A House Divided is the third issue of Buffy the Vampire Slayer Season Eleven comic book series. Written by Christos Gage and illustrated by Rebekah Isaacs, it was originally published on January 25, 2017 by Dark Horse Comics. Joss Whedon is the executive producer.

Synopsis[edit | edit source]

With the magical folk in the US being cataloged and relocated to a “safe" place, Buffy and her friends will have to decide if they will be divided… Or if they will try to run. With Slayers being recruited to help police the magical folk, escaping might not be so easy.[1]

Continuity[edit | edit source]

Appearances[edit | edit source]

Individuals[edit | edit source]

Organization and titles[edit | edit source]

Species[edit | edit source]

Locations[edit | edit source]

Weapons and objects[edit | edit source]

Rituals and spells[edit | edit source]

Death count[edit | edit source]

  • None

Behind the scenes[edit | edit source]

Production[edit | edit source]

  • The variant cover features a “deleted scene" from the issue; written by Christos Gage, illustrated by Rebekah Isaacs, and colored by Dan Jackson.
  • For the variant cover script, Gage had suggested Giles' “ridiculous" clothes to be picked from "22 Times Justin Bieber's Clothes Made No Sense" Cosmo article.[2] Isaacs replicated the first outfit of the list.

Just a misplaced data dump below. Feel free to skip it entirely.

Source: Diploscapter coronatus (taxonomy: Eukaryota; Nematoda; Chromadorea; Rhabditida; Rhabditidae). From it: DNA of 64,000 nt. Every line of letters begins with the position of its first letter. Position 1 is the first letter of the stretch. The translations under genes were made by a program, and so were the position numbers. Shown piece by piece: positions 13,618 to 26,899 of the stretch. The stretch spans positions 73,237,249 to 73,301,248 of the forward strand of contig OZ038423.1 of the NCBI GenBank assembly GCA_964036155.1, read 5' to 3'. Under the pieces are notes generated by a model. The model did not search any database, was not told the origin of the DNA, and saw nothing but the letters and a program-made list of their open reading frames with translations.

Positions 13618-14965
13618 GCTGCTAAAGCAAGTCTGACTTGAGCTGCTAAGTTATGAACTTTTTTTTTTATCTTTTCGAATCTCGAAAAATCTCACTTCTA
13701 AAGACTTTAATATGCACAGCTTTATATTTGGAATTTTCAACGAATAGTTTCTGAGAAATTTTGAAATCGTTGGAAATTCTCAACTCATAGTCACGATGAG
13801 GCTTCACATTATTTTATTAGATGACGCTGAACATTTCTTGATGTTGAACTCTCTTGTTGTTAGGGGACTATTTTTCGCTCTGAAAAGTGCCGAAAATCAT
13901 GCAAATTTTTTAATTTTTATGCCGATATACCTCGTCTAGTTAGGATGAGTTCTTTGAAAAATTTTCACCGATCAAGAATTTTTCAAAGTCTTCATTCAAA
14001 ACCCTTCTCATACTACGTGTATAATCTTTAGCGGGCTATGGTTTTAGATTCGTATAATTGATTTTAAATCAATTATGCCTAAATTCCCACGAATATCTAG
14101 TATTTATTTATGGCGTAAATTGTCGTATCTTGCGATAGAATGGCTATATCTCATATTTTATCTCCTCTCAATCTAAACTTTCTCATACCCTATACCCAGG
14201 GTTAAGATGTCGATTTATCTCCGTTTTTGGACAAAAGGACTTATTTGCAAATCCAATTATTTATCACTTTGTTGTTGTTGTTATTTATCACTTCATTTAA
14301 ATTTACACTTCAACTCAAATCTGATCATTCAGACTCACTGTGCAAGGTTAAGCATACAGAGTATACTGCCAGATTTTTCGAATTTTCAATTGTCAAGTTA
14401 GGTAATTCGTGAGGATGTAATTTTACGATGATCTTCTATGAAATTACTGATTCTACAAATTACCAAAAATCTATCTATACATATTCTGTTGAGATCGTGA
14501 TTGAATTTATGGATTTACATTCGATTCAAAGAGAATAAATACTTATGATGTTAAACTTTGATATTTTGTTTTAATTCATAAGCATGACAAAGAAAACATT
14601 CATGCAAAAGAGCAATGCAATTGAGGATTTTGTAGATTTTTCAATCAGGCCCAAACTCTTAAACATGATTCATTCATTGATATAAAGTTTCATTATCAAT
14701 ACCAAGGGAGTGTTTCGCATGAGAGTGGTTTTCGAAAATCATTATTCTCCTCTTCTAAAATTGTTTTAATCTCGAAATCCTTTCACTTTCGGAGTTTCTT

Distribution[edit | edit source]

  • A House Divided was the 179th best selling comic issue in its publication month, with 11,361 sales in January 2017 at comic specialty stores.[3]

Collections[edit | edit source]

Pop culture references[edit | edit source]

  • The issue's title is a reference to Lincoln's “House Divided" speech, an address about the danger of slavery-based disunion in the United States in 1858.
  • Edward Satyros' partner mentions the anti-miscegenation laws and Japanese-American internment camps in the United States.
  • Buffy calls Jordan a Stormtrooper, in reference to the fictional soldiers.
  • Spike says “Buffy and Clyde" in reference to Bonnie and Clyde, the criminal traveling couple during the 1930s.
  • Spike compares Harmony's citizenship status to Josephine Barker, the entertainer whose career was centered primarily in Europe and in particular in her adoptive country of France. She was an African-American expatriate who later renounced her U.S. citizenship and became a French national.

Other[edit | edit source]

Gallery[edit | edit source]

Cover artwork[edit | edit source]

Preview[edit | edit source]

References[edit | edit source]

Community content is available under CC-BY-SA unless otherwise noted.